In 2018, who among us hasn't dreamed of signing off, checking out, and hibernating for a while? Between the constant breaking news and the devastating, often terrifying stories out of Hollywood, Washington, the border, and everywhere in between, the appeal of hiding from the world and napping forever is almost too tempting to resist. Almost. Everyday, activists and average citizens around the world stand up for what they believe in, fighting for those who cannot, and working tirelessly to make a better world for themselves and others. But in My Year of Rest and Relaxation, Ottessa Moshfegh's new novel set in New York circa 2000, the appeal of sleeping through the horrors of the everyday is so great for the novel's unnamed narrator that she actually decides to do it. What follows is a darkly comic yet penetrating story about pain, destruction, and human connection.
“Oh, sleep. Nothing else could ever bring me such pleasure, such freedom, the power to feel and move and think and imagine, safe from the miseries of my waking consciousness," says the narrator of My Year of Rest and Relaxation. A beautiful 20-something year old young woman living on Manhattan's Upper East Side, the narrator is so desperate to escape the grief over losing her parents, the boredom of her gallery job, and the banality of her relationships with her on-again, off-again boyfriend and her best friend that she embarks on a year-long "hibernation." She isn't trying to kill herself, or so she explains. Her plan "was the opposite of suicide. My hibernation was self-preservational. I thought it was going to save my life."
Depressed and perpetually drowsy, the young woman wants nothing more than to sleep her life away, but to readers, it isn't exactly clear why. At least, not right away. A gorgeous young woman who describes her own appearance as that of an "off-duty model," she is wealthy and able to afford a very comfortable lifestyle despite working a low paying job at a hip art gallery in the city. But behind her seemingly simple life — one that her only friend Reva perpetually expresses jealousy over — is plenty of heartbreak and trauma. Her parents, who died just months apart during the young woman's junior year at Columbia, were cold and emotionally distant throughout her childhood. Her own dreams of becoming an artist seemed to die before they even had a chance to live. Her much older boyfriend, who prefers oral sex to real intimacy, only dates her in between serious relationships.
Tired of being tortured by her memories and her constant negativity, the book's narrator is convinced the only cure lies in sleep. A lot of sleep. That is how she meets quack psychiatrist Dr. Tuttle, who eagerly hands over a fistful of pharmaceutical samples and prescriptions:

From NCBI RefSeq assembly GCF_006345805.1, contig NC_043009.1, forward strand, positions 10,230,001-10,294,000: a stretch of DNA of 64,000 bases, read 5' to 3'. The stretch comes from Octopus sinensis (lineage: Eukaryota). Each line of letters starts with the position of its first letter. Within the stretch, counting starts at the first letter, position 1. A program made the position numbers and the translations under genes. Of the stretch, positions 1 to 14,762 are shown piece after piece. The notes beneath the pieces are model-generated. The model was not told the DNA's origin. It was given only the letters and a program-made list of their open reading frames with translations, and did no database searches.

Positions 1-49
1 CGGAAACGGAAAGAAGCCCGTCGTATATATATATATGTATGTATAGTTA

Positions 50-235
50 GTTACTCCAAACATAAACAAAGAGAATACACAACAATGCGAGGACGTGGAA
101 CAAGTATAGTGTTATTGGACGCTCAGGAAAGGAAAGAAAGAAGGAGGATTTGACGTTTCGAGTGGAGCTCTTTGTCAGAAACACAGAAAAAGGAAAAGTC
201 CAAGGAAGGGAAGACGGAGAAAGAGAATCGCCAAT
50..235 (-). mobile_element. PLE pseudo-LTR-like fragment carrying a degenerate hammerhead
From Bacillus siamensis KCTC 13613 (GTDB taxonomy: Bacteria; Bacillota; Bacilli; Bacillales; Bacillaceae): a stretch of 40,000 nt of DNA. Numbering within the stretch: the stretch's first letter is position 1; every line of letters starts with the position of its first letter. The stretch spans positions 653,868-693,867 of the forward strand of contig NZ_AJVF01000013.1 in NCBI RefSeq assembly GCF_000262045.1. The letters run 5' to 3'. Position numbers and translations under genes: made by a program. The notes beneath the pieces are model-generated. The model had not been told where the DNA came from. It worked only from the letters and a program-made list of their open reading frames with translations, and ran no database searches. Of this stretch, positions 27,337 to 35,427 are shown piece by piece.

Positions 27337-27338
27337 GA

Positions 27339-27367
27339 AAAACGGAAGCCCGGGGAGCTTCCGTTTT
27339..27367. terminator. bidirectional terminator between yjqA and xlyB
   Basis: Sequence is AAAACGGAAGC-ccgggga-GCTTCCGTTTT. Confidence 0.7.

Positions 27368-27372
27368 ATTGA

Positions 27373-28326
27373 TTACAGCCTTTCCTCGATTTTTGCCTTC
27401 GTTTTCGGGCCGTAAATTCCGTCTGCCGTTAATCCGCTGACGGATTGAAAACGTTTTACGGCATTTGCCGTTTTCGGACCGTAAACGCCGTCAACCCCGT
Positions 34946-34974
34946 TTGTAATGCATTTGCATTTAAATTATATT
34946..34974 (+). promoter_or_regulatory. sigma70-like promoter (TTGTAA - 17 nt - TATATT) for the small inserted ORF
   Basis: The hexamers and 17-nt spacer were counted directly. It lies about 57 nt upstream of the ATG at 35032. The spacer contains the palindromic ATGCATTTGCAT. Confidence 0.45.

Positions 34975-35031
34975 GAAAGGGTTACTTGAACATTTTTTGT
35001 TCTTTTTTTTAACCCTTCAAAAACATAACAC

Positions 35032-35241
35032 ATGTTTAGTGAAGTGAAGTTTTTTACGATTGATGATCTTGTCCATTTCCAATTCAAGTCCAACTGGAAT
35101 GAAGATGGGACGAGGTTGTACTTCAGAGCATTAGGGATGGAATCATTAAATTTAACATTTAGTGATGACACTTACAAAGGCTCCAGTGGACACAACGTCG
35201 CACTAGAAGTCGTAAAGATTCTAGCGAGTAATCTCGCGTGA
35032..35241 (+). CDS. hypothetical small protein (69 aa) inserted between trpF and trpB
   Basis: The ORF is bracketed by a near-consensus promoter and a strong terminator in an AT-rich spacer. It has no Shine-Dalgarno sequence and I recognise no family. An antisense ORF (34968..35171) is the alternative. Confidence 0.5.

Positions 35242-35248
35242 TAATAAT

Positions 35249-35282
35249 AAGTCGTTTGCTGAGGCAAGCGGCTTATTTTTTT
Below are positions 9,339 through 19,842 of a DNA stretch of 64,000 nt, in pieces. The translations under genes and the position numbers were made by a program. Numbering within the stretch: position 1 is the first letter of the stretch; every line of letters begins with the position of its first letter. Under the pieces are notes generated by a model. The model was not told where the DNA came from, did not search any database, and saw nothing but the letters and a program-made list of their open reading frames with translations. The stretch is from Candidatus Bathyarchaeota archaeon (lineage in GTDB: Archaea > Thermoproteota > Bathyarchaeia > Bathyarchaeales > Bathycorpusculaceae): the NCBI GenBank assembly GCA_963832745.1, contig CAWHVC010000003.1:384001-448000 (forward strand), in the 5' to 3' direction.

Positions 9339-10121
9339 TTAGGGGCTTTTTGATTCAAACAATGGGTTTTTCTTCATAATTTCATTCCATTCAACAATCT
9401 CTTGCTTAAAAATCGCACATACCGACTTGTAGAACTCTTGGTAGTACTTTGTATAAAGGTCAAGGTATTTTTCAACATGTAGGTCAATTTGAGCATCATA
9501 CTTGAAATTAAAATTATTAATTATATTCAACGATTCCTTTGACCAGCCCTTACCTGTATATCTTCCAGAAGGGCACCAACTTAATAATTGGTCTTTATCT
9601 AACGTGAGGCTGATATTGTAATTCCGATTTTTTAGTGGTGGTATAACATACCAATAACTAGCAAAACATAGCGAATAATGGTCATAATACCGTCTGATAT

"'Don’t fill them all at once,'" Dr. Tuttle tells the young woman. "'We need to stagger them so as not to raise any red flags.' She got up stiffly and opened a wooden cabinet full of samples, flicked sample packets of pills out onto the desk. 'I’ll give you a paper bag for discretion,' she said. 'Fill the lithium and Haldol prescriptions first. It’s good to get your case going with a bang. That way later on, if we need to try out some wackier stuff, your insurance company won’t be surprised.'"
A comical but menacing figure, Dr. Tuttle is all-too-ready to help the young woman access pills, but seemingly unwilling — or, more likely, unable — to actually help her work through her mental health issues. The psychiatrist can't remember things the young woman tells her about her past or why she wants to be on medication, and eventually, she doesn't even require her to come into the office for visits. A shocking, if not unbelievable situation, the young woman's ability to so easily access dozens of medications is just one of the many signs of her outrageous privilege, one granted to her largely because of her looks, her wealth, and her education.
Another is her relationship with Reva, her former college roommate and only real friend, if you can call her that. A tragically optimistic figure, Reva is obsessed with personal growth and self-improvement. When she isn't busy trying to get ahead at work or slim down at the gym, she's reading Cosmo articles about how to better attract a man or dropping in to visit the book's narrator, who is never not annoyed by her presence:
“I loved Reva, but I didn’t like her anymore," the young woman explains. "We’d been friends since college, long enough that all we had left in common was our history together, a complex circuit of resentment, memory, jealousy, denial, and a few dresses I let Reva borrow, which she’d promised to dry clean and return but never did.”
Yet Reva stays by her side, and continues to check on her, and even attempts to convince her to stop, during her year of hibernation.
Of course, nothing Reva says or does works, and the young woman continues on her journey towards nearly constant sleep. But it isn't hard to see the appeal of her sleep cure, to dream of an entire year of rest and relaxation in which the only person you have to worry about is yourself. That is, until you see it unfold before your eyes and begin to realize how quickly dreams can turn into nightmares.
Moshfegh's piercing prose strips away any of the romanticism of this kind of hibernation, and the further readers (or at least, this reader) go down the young woman's determined path to let go, the tighter they will feel themselves holding onto their own realities and, more specifically, everyone they love in it.